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6 Colleges That Don’t Handle Sexual Assaults and Now May Pay

6 Colleges That Don’t Handle Sexual Assaults and Now May Pay
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Every two minutes, someone in the United States is sexually assaulted. Of those victims, only 54% of sexual assaults are reported to the police and only 3% of rapists ever spend a day in jail. (Statistics: RAINN)

These are depressing statistics, but thanks to the efforts of a group of survivor-activists, there is hope for the future with the launch of Know Your IX, a campaign that aims to educate all college students in the United States about their rights under Title IX, the†landmark federal civil right that prohibits sex discrimination in education.†The site offers survivors resources to report assaults, change policies at their college campus, support victims and spread the word about sexual violence.

My hope is that Know Your IX will help students file complaints at some of the biggest offenders when it comes to dealing with sexual assaults on college campuses.

Take a look at some of the worst offenders below.

1. University of California, Berkeley

After being raped on campus by a fellow classmate, Aria Mostov said the following of her school’s handling of her sexual assault:†”The process made me feel raped a second time.”

Not only did the school inaccurately record her testimony, saying that when she told her assailant to stop he did (which she reports he did not), the police then declined to investigate and she was forced to attend class with her alleged rapist five days a week for an entire semester. Mostov filed another complaint, even showing a recording of her alleged rapist confessing, but the case dragged on for six months and was ultimately dropped.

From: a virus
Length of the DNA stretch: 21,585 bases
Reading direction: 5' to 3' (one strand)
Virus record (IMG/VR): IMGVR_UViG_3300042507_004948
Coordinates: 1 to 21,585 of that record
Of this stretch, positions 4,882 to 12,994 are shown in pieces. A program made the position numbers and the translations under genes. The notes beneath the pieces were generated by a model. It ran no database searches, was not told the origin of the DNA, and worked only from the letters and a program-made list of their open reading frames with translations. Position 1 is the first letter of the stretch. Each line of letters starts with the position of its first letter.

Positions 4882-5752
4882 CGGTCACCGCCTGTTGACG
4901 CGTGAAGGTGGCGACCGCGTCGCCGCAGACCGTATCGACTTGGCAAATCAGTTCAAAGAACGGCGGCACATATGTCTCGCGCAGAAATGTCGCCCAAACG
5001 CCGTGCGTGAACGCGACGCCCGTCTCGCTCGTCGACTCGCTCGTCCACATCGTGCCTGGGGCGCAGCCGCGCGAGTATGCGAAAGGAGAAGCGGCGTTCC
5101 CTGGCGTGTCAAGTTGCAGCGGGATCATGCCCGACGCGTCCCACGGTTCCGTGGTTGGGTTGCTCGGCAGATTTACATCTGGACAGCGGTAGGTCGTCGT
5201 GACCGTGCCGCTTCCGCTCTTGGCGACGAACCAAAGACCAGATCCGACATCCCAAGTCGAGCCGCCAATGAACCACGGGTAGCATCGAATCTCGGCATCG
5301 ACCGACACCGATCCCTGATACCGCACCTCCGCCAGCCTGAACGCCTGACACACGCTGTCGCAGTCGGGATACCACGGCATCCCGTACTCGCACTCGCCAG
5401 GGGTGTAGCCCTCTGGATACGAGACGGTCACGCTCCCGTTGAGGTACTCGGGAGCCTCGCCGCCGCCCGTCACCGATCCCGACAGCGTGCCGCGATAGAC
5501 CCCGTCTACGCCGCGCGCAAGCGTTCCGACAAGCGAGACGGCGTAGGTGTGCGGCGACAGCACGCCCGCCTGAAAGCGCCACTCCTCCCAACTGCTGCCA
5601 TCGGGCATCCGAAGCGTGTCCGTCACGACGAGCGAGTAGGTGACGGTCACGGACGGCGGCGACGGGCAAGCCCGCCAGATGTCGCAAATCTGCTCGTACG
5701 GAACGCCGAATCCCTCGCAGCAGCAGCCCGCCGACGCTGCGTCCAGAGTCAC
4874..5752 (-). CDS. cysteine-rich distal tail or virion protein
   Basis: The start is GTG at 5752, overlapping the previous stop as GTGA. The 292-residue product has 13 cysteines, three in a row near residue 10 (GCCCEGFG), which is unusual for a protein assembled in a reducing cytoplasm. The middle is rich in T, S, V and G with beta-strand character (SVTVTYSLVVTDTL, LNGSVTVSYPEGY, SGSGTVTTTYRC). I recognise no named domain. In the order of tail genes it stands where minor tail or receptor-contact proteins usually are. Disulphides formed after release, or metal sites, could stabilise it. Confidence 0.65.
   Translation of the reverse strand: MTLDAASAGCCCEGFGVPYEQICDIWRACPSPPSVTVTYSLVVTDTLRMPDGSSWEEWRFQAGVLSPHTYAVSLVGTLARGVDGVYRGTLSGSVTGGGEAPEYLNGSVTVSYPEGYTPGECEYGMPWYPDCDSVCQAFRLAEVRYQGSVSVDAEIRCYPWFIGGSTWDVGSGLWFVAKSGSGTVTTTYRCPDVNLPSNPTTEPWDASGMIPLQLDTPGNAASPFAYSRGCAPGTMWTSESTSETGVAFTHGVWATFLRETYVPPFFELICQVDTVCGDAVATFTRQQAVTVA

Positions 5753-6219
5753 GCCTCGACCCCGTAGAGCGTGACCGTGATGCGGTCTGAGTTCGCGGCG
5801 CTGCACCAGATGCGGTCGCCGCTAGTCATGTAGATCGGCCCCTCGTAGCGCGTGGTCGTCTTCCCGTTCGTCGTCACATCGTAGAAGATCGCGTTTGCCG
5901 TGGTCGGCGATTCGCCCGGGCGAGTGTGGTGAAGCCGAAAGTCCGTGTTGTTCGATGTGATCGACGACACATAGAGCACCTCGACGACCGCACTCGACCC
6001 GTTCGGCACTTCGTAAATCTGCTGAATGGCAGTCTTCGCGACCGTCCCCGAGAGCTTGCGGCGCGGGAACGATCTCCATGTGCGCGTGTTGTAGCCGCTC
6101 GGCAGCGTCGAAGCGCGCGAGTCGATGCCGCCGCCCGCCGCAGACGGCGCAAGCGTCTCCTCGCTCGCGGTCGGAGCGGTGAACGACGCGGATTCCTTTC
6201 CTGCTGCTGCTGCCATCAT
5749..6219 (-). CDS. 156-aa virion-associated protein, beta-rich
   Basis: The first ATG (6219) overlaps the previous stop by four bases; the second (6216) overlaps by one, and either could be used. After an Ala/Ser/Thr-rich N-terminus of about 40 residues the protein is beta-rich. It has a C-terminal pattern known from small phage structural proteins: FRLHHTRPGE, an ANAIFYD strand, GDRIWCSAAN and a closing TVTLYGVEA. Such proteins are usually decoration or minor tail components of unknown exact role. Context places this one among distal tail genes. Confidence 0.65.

Mostov is not alone. The†Student Coalition Against Rape (SCAR) at the school held a news conference last month reporting that the school†”grossly mishandles sexual assaults and rapes on its campus.”

“Students who go to receive counseling are promised services they never receive, they’re not informed of their rights, they’re not treated with the same respect and they’re not provided the same material as the students accused of raping them,” said Tucker Reed, co-founder of SCAR and a survivor of rape herself.

2. University of North Carolina

When the University of North Carolina was facing†increasing reports of sexual assaults on campus, they found the perfect solution: pressure the†assistant dean of students to underreport.

That’s exactly what happened to†Melinda Manning, then UNCís assistant dean of students,who spent the majority of her time serving as an ally for sexual assault victims. When she refused to cooperate, Manning endured a hostile work environment for the next two years directed mostly by her supervisor who canceled meetings without notice, failed to respond to emails and ultimately lashed out with threats. Eventually she resigned after working at UNC for 11 years.

Manning and three UNC students, as well as a former student, have come forward to file a complaint against the school with the U.S. Department of Education claiming the university violated the rights of sexual assault victims and facilitated a hostile environment for students reporting sexual assault.

ďIím filing because I donít want anyone else to have to experience what I did because of the negligence of the University and their failure to acknowledge the importance of survivorsí needs,Ē said one of the victims in the case.

3. University of Southern California

When a student at the University of Southern California reported being raped to campus police she was told that the assault wasn’t actually considered rape because the assailant did not orgasm.

When another student reported being sexually assaulted at a fraternity event, she was told by an officer that women should not “go out, get drunk and expect not to get raped.”

Clearly, USC is mishandling reports of sexual assault on their campus. Luckily, several students have taken matters into their own hands filing a Title IX complaint against the school†for their failure to respond†promptly to complaints of harassment on campus and†prosecute rape.